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Those applying for scholarships for college are often required to write scholarship essays to accompany their applications. These essays can often play an important role in determining which applicant is awarded the scholarship. Those writing such essays should make sure that they fully understand and address the essay topic, be honest and open, and write their essays in an engaging voice that gives the reader an idea of the writer's personality.
In many cases, a scholarship essay is written to address a specific topic, and that topic may have more than one facet. For example, a community service scholarship might require the applicant to write an essay detailing her past community service, what degree she intends to pursue, and how that degree will enable her to give back to her community after college. An essay that only explains past community service does not answer all parts of the topic question and may be disqualified from consideration as a result. The best essay will be one that addresses all parts of the stated topic.
Essay writers should also take care to read and understand the specific stylistic requirements for the scholarship essay they are writing. Some scholarships specify a maximum length, either in number of words or number of pages. Others require that submissions be typed or computer-generated. Nearly all have firm deadlines by which all submissions must be mailed. Failing to follow any of these guidelines may result in the writer's disqualification.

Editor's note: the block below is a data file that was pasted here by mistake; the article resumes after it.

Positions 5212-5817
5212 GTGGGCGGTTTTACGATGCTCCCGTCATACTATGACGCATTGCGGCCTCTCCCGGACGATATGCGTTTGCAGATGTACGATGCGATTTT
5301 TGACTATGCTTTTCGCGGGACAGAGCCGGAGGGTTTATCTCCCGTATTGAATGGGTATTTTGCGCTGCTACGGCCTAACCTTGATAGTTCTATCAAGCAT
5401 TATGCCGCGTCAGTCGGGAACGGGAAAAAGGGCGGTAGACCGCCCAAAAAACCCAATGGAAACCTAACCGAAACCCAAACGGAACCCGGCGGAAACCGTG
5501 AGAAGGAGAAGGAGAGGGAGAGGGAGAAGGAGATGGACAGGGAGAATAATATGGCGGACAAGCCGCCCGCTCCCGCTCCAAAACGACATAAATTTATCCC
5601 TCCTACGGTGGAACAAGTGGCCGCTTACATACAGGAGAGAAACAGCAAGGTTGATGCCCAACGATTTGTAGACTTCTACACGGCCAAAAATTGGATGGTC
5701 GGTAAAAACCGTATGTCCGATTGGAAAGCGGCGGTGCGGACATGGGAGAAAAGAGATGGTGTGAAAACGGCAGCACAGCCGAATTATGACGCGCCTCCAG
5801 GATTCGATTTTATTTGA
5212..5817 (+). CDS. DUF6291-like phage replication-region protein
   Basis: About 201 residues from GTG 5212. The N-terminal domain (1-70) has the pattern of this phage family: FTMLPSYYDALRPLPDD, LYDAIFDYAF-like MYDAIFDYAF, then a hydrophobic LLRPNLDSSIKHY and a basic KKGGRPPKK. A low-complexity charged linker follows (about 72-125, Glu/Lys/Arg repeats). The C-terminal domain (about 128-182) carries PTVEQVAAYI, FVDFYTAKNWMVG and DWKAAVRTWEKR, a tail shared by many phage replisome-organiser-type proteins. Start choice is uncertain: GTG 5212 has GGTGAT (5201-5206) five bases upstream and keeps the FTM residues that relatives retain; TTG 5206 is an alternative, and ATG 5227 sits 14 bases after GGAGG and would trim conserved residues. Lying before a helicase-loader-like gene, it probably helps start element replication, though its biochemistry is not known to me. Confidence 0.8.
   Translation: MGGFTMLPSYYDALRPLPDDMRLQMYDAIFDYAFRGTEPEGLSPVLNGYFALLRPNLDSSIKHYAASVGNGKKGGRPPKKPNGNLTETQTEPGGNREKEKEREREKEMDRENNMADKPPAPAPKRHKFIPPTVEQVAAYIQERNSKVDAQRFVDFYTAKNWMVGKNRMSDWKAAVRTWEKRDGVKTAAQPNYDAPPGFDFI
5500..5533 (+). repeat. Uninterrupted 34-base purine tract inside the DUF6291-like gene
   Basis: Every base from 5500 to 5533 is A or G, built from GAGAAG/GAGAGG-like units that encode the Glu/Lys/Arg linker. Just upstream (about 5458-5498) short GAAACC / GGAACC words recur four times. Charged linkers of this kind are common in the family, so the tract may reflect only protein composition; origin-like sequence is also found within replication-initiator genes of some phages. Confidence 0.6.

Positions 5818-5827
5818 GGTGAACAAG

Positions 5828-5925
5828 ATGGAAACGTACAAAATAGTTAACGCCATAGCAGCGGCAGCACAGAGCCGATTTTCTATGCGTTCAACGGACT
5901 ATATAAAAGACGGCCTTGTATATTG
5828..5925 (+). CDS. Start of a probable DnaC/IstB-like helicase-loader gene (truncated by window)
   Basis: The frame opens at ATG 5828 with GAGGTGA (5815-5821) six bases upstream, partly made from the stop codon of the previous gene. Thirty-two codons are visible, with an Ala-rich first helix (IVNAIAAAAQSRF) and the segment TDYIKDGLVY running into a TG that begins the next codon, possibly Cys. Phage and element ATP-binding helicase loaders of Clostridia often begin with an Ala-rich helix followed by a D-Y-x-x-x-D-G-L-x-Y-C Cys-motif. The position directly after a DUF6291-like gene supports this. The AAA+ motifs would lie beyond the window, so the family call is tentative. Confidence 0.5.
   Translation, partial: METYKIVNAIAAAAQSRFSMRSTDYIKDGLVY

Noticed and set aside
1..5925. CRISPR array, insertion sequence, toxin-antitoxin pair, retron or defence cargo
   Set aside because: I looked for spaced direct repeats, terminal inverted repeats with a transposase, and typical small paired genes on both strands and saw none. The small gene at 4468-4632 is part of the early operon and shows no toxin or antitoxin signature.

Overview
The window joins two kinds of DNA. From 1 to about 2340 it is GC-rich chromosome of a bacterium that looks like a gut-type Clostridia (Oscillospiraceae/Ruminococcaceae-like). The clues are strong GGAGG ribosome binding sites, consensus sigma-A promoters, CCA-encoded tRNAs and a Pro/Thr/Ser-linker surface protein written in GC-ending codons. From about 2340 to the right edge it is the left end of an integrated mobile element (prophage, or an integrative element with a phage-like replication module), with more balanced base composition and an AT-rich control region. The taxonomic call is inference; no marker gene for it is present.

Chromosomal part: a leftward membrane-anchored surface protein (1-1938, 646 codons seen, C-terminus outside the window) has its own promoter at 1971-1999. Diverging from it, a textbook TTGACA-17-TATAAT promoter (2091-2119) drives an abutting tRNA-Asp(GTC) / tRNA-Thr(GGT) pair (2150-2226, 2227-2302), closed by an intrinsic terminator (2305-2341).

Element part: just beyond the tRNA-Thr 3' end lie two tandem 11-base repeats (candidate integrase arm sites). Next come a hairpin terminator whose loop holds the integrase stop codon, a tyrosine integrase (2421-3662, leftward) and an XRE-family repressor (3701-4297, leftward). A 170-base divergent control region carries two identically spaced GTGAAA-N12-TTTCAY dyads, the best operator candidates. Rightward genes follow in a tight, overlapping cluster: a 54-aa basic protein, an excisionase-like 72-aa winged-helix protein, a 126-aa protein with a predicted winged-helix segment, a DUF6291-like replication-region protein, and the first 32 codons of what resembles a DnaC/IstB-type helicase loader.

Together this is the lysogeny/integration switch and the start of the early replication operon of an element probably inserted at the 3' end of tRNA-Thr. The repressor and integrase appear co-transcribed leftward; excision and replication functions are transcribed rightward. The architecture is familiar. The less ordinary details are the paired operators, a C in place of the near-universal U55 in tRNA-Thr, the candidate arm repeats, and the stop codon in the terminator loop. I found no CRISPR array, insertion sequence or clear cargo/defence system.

Honesty is extremely important when writing a scholarship essay. Writers should not claim achievements or motivations that they do not have or make promises they do not intend to keep. In some situations, falsely claiming an award, test score, or achievement, or lying on a scholarship application or in an essay, can be grounds for disqualification. Some scholarships even reserve the right to strip a recipient of an awarded scholarship if dishonesty in the application process comes to light later.
Applicants should remember that a scholarship essay is intended to do more than transmit information to the reader; it is intended to give the reader an idea of who the applicant is, what her personality is like, and what makes her special. While the rules of grammar, spelling, and punctuation should be observed, it is also important for the applicant to write in a style that reflects the way she speaks and presents herself. An essay with personality is more likely to attract the interest of the scholarship committee than one that simply states facts.
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